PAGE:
We were very pleased to get tickets to attend the Wimbledon Championships again this year, this time on the second Saturday, ladies’ finals day. My husband and I always enjoy Wimbledon – the atmosphere is quite unlike that of any other sporting event, or even major tennis tournament. You are quite likely to see famous faces from the past Wimbledon tournaments, either in the crowd or commentating on events for various television networks round the world, and it is very likely you will also recognise others from politics or stage and screen as well.
Wimbledon crowds are out for a good day, and the myriad champagne bars and vendors selling strawberries and cream make sure that everyone is well watered and fed. The Wingfield restaurant also serves a three course lunch before the first matches on Centre Court, or high tea later on in the afternoon. As we had Centre Court tickets once again, we ate at The Wingfield. You have to book and pay months in advance for the lunch, but it is well worth doing, as you are seated high above the grounds around the edges of the Centre Court building, so you can watch all the folks walking by. We have always been lucky to get a table right by the edge, looking over the champagne and jazz bar.
It’s such fun watching the crowds. Dress varies from super casual shorts and t-shirts to beautiful ensembles, some even complete with hats. Very few men wear ties as it can be so hot, but there are often some really interesting blazers among the more well dressed attendees.
Play on Centre Court started at 2pm, and we had great seats, just a few rows up from the net. We also had a good view of the Royal Box.
Guests in the Royal Box on Saturday included the Duke of Kent, actress Anne Hathaway, Condoleeza Rice, tennis greats Martina Navratilova, Billie Jean King, and Jana Novotna and politician Nick Clegg among others. Vogue Editor in Chief Anna Wintour was also elsewhere in the crowd. As always, she looked utterly immaculate.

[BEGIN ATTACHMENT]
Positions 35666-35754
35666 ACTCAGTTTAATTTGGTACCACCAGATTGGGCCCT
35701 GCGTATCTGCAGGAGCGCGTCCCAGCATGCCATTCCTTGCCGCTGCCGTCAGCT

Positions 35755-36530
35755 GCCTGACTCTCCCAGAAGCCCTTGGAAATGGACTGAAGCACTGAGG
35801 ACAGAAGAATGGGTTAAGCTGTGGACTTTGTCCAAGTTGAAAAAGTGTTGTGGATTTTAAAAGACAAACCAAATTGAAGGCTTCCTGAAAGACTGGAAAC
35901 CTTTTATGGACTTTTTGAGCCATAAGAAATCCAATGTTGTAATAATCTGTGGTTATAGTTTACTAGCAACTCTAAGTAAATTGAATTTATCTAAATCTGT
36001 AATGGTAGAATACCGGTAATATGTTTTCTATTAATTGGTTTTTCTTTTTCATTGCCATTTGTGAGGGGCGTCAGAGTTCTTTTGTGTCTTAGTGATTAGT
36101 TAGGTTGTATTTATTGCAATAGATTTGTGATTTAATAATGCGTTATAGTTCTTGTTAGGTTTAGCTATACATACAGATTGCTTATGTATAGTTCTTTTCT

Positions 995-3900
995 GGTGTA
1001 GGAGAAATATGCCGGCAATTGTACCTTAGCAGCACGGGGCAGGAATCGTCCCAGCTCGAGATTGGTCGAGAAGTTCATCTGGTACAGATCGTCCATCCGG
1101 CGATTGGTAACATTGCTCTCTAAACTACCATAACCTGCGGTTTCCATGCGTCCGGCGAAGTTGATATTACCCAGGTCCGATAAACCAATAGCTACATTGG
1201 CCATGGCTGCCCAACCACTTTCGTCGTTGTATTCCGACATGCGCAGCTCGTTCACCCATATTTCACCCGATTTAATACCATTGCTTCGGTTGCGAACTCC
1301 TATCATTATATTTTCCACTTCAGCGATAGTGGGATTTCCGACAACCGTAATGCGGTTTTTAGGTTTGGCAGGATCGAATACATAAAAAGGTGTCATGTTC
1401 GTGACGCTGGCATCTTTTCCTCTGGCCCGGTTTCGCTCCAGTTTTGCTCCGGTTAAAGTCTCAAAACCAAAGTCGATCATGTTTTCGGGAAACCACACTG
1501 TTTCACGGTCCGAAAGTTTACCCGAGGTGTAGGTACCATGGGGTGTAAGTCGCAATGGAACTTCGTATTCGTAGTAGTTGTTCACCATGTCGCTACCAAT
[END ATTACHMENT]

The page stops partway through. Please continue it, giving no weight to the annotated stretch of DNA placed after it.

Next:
The final was short, but the play was fierce. Wimbledon crowds are notoriously fickle, but I would have said the crowd this time was cheering for Maria Sharipova. I, only the other hand, was cheering for the underdog, Petra Kvitova. To be honest though, I would have been very happy to applaud either as winner as they both played such an amazing match. I was secretly pleased to see Kvitova lift the coveted plate though – and even shed a few happy tears, she was so transparently delighted to win, and in front of her idol and former countrywoman, Martina Navratilova too.
Sharipova was an incredibly graceful loser, but as the world’s highest paid sportswoman (earning in excess of $24 million last year), she can afford to be!
We stayed on and watched the men’s doubles final, which was also an incredibly well fought match. The American Bryan brothers won, and were congratulated by the Duke of Kent in the Royal Box.
By then it was quite late, so we wandered back through the grounds to the car park. There were still the ladies’ doubles finals to go, so we surrendered our tickets as we left. They are then re-sold at a lower price, and the proceeds are given to charity. People queue for hours for these tickets, referred to as ‘returns’.
A day out at Wimbledon is always a delight, and I really hope that we will be able to return again next year, when the tournament will be held from 25 June to 8 July. Wimbledon will also be hosting the tennis tournaments for the London 2012 Olympic Games from 28 July to 5 August.